How to find a better job (in three steps)

Look, you know I’m not a big fan of corporate life. Starting and running a business is much more fun for me. But hey, not everybody is the same! Maybe you don’t want to run your own business—or at least not right now. Or you can’t.

So, you’re looking for a job. Or a better job. Problem is, you don’t know what sort of job you want. Now what?

Here’s what you do.

Step 1: talk with people

Have any recruiters already reached out to you, perhaps via email or LinkedIn? Get on the phone with them. Have coffee with them.

If not, think about people you know who have a job that sounds interesting, or who work for a company that sounds interesting. And talk with them.

Or tell friends that you’re looking for people to talk with to learn about new job opportunities. Tell them you want to talk with people.

You’ll probably find that you have some resistance here. You might think:

  • Why would I talk with this person? They can’t help me get a job.
  • I should figure out what I want first, before I talk to people.
  • I need to learn more about the industry first before talking to a recruiter, so I won’t be exposed as a noob.
  • Do I have enough experience for a new job?
  • Would I be able to earn more somewhere else?
  • Do I even like the industry I’m in?
  • Are there even any companies out there that would let me work part-time?

Wrong, wrong, wrong! This is your brain trying to maintain the status quo. It’s your brain trying to stop you from doing the necessary thing (because it’s scary). It’s your brain trying to prevent you from taking any risk.

But you need to take some risk to get a reward. You will not find an amazing job by showing up at the same desk every day, staying in your comfort zone, and never talking to anyone new.

If you feel resistance, talk with people anyway.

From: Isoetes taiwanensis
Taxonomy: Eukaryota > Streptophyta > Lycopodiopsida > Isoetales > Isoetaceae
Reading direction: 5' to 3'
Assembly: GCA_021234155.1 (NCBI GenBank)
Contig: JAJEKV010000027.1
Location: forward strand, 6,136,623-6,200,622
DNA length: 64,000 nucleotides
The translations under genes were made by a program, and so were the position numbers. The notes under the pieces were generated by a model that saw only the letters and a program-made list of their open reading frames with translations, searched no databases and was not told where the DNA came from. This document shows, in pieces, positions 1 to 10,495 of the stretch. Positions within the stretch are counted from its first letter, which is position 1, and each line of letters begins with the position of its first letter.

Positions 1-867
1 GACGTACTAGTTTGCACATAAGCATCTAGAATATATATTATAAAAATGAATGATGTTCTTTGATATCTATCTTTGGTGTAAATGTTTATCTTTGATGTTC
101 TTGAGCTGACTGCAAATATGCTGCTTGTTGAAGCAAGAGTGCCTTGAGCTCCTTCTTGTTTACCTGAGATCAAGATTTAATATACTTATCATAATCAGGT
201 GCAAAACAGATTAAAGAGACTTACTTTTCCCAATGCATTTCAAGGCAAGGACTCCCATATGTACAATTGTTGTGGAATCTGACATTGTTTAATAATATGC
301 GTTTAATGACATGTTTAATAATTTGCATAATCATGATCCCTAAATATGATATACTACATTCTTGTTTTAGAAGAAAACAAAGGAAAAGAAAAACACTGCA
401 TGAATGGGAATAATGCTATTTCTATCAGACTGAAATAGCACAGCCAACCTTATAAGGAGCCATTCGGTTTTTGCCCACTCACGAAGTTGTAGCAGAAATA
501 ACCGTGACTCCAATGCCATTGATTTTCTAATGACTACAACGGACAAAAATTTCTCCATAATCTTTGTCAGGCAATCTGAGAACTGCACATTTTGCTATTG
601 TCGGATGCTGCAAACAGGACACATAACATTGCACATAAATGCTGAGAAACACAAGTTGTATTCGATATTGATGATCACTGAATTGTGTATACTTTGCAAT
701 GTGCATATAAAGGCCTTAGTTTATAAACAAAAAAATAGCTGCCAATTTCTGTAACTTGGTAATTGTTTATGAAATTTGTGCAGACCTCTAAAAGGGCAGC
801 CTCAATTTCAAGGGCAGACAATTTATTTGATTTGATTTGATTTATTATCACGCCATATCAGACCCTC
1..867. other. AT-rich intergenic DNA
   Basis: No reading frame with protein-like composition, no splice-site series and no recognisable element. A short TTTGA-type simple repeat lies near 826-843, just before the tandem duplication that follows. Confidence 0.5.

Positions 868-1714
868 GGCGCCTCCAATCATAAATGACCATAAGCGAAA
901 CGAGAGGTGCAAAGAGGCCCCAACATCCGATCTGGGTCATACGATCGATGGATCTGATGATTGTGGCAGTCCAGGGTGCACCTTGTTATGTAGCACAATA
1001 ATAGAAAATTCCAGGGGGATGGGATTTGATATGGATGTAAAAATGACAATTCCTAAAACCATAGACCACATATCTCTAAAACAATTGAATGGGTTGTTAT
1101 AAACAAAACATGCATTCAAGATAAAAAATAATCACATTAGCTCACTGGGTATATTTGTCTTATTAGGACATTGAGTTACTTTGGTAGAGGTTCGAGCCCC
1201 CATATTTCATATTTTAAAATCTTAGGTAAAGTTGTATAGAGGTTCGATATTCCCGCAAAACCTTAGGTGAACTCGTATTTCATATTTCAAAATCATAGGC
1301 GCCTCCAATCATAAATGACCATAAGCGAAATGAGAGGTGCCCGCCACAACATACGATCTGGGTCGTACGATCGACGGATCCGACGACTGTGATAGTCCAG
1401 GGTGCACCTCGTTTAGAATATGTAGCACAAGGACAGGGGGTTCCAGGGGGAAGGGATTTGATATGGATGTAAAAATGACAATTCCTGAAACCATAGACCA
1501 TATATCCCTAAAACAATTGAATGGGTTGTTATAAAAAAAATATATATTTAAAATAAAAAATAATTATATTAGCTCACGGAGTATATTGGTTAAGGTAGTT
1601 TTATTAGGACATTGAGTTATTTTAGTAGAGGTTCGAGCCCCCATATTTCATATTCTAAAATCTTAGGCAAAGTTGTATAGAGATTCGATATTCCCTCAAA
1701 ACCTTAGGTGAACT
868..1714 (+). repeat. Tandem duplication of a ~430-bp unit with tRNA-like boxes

Step 2: learn

As you talk with people, notice what you like and don’t like:

  • Is the person you’re speaking with friendly?
  • Do they sound stuck up?
  • What did they tell you about the workplace culture?
  • Would you want to chat with this person again?
  • Do any people work part-time at this company?

Not only will this give you objective information about the world, the industry, and certain companies. But, crucially:

Talking with people will teach you things about yourself.

It will teach you about what you’re looking for, and what you’re not looking for, that you could not have figured out if you had only just continued to think about what you want.

Step 3: repeat

Just keep talking with people, even if you had a few conversations that weren’t helpful. You have to be willing to talk with people to gather data.

You have to be willing to have conversations that do not directly lead to a job.

It’s not a waste of time to chat with someone and decide that their job, or their company, sounds horrible. It is actually a great use of your time, because you’re learning!

Look, when you take a job, you’re going to spend a lot of time there. Spending some time and energy now on identifying what would be a good job for you will have a MASSIVE ROI.

I cannot emphasize enough how much taking action is the key step.

Expose yourself to new information, new opportunities, and new people. Even if you can’t see, right now, how talking to a specific person will be helpful for you.

So go talk with people. Now!

Yours,

— Peter

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